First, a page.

Central African Republic has been in turmoil since a violent takeover of power in 2013. The aftermath saw widespread violence as armed militia fought each other and took revenge on the population. The March 2016 election of President Faustin-Archange Touadéra brought an initial lull, but was followed by more fighting in late 2016 and early 2017 between armed groups including ex-Seleka factions and anti-balaka militias – both controlling vast areas of the country. Lasting peace is still some way off as neither the new government nor the large UN force have the means to force armed groups to negotiate and disarm. Crisis Group works to reduce the risk of large flare-ups and help defuse the country’s many conflicts, encouraging international actors to work to weaken armed groups and improve the chances of effective negotiation.
In 2018, the African Union (AU) and its new Assembly Chairperson President Paul Kagame of Rwanda have the chance to push ahead with much-needed institutional reforms. But the AU must not lose focus on dire conflicts and defusing potential electoral violence.
Clashes between armed groups and international and national forces increased, including in capital Bangui, which could provoke further violence in May. UN mission (MINUSCA) patrol 1 April exchanged fire with armed group in PK5 neighbourhood in Bangui. Two joint MINUSCA and army operations to arrest or dislodge head of main local militia in PK5, known as “General Force”, failed 8 and 10 April, 32 people including one peacekeeper killed and 145 wounded; MINUSCA began negotiations with group close to General Force. Ex-Seleka factions assembled in Kaga Bandoro in north late April raising fears of attack on Bangui, MINUSCA deployed to Sibut in centre and govt sent Russian soldiers to talk with rebels 28 April. In centre, anti-balaka militants attacked temporary MINUSCA base at Tagbara near Bambari 2 April killing one peacekeeper, at least 22 anti-balaka also killed. In south east, Ugandan-led militia Lord’s Resistance Army attacked Koubou village near Obo 2 April, MINUSCA and national troops responded, freeing some fifteen abducted civilians. In west, MINUSCA clashed with recently created armed group known as Siriri between Berberati and Gamboula 22 April, unknown number of militants killed. Côte d’Ivoire 24 April said it would send 450 peacekeepers to Central African Republic without specifying date.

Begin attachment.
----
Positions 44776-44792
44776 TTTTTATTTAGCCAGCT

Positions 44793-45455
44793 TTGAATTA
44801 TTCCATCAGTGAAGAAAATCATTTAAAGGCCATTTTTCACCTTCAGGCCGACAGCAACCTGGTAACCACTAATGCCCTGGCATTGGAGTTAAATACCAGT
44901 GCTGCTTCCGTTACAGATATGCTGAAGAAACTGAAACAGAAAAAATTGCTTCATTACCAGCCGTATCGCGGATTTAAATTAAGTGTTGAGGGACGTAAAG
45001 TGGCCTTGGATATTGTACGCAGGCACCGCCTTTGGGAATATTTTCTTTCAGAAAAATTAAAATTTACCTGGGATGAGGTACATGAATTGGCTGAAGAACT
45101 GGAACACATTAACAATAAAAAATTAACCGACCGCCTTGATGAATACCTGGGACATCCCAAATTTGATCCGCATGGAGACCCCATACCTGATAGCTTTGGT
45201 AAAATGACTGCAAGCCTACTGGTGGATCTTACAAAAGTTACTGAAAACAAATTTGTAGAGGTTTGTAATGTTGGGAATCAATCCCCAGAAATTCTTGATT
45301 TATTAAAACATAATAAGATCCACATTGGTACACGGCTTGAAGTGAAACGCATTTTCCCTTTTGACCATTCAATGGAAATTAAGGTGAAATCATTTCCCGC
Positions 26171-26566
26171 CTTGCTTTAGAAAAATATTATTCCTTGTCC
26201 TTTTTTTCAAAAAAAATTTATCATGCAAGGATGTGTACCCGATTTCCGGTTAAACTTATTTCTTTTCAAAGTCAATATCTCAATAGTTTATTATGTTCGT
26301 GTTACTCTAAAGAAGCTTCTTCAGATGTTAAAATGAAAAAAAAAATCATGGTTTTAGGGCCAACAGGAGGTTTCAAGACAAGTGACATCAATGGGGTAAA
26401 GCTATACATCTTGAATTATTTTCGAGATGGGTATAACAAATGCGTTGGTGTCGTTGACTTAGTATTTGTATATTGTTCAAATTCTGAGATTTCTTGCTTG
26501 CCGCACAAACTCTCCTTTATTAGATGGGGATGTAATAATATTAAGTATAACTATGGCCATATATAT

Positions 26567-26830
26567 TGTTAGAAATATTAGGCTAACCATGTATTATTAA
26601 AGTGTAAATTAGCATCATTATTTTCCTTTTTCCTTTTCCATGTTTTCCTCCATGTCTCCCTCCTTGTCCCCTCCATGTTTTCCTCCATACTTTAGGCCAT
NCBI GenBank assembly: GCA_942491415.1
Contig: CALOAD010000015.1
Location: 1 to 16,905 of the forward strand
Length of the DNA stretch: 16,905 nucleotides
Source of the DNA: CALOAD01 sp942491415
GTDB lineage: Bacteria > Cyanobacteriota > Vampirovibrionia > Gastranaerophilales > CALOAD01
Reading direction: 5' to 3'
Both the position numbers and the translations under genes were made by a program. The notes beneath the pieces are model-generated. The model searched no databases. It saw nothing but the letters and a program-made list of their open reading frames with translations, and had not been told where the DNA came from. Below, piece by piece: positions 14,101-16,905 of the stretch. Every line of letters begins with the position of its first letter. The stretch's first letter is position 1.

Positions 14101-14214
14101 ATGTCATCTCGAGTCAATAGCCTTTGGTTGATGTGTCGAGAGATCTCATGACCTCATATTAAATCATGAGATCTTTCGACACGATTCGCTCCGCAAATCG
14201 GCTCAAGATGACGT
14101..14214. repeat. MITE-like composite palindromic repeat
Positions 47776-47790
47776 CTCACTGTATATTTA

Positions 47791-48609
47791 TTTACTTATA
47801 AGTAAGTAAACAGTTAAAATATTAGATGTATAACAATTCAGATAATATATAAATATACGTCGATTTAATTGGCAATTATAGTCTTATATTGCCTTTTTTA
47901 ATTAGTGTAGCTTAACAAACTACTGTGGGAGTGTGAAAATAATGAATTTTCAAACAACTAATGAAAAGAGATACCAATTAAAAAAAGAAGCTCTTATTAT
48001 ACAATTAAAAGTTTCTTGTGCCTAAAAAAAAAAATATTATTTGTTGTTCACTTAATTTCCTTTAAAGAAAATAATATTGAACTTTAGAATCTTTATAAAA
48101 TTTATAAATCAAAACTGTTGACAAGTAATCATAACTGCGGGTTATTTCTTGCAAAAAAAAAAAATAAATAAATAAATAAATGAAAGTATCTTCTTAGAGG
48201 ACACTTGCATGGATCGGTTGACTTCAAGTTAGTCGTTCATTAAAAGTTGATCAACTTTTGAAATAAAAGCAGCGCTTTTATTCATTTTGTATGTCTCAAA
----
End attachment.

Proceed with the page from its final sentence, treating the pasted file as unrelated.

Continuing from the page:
Resurgent armed groups in Central African Republic are killing many civilians and causing widespread displacement. Government forces and the UN are in a weak position, and there are no quick solutions. To contain the violence, the government and international actors must agree on a roadmap for peace with armed groups that combines both incentives and coercive measures.
In Central African Republic, the conflict between armed groups is now compounded by a conflict between armed communities. The roadmap to end the crisis including elections late 2015 presents only a short-term answer and risks exacerbating existing tensions. The transitional authorities and their international partners must address crucial issues by implementing a comprehensive disarmament policy and reaffirming that Muslims belong within the nation.
Away from the international spotlight, the Central African Republic’s rural areas are turning into fields of violence as war over territory and livestock hits a highly vulnerable population, with effects increasingly felt in neighbouring Cameroon and Chad.
To stabilise the Central African Republic (CAR), the transitional government and its international partners need to prioritise, alongside security, action to fight corruption and trafficking of natural resources, as well as revive the economy.
Sensible, inclusive regulation of pastoralism that has mitigated tension in parts of the Sahel should be extended to the Democratic Republic of Congo (DRC) and the Central African Republic (CAR), where conflicts have worsened with the southward expansion of pastoralism.
As the Central African Republic (CAR) stares into an abyss of potentially appalling proportions, the international community must focus on the quickest, most decisive means of restoring security to its population.
International mobilization [in the Central African Republic] is much, much slower than the deterioration of the situation on the ground.
The main risk [of the escalating violence in Central African Republic] is really to come back to a conflict like it was in 2013, very close to a kind of civil war.
There is a risk that the process of negotiation [in the Central African Republic] around disarmament becomes bogged down and justice, including through the Special Criminal Court, accelerates.
Against the supposed Christian versus Muslim logic of this conflict [in the Central African Republic], we now see Muslim groups fighting Muslim groups, divided on ethnic lines and fighting for territory.
The U.N. Security Coucil approved a resolution to extend the mandate of the U.N. Mission in the Central African Republic (MINUSCA) until 15 November 2018, also increasing the mission’s troop ceiling by 900. Richard Moncrieff, Project Director for Central Africa, states that the Central African Republic needs more than just troops to meet the country's security challenges.
Originally published in World Politics Review
Africa is experiencing the highest number of humanitarian crises since the 1990s. As the new chair of the African Union Commission, Moussa Faki Mahamat, takes office, International Crisis Group suggests how he can strengthen the organisation’s response to threats to continental peace and security.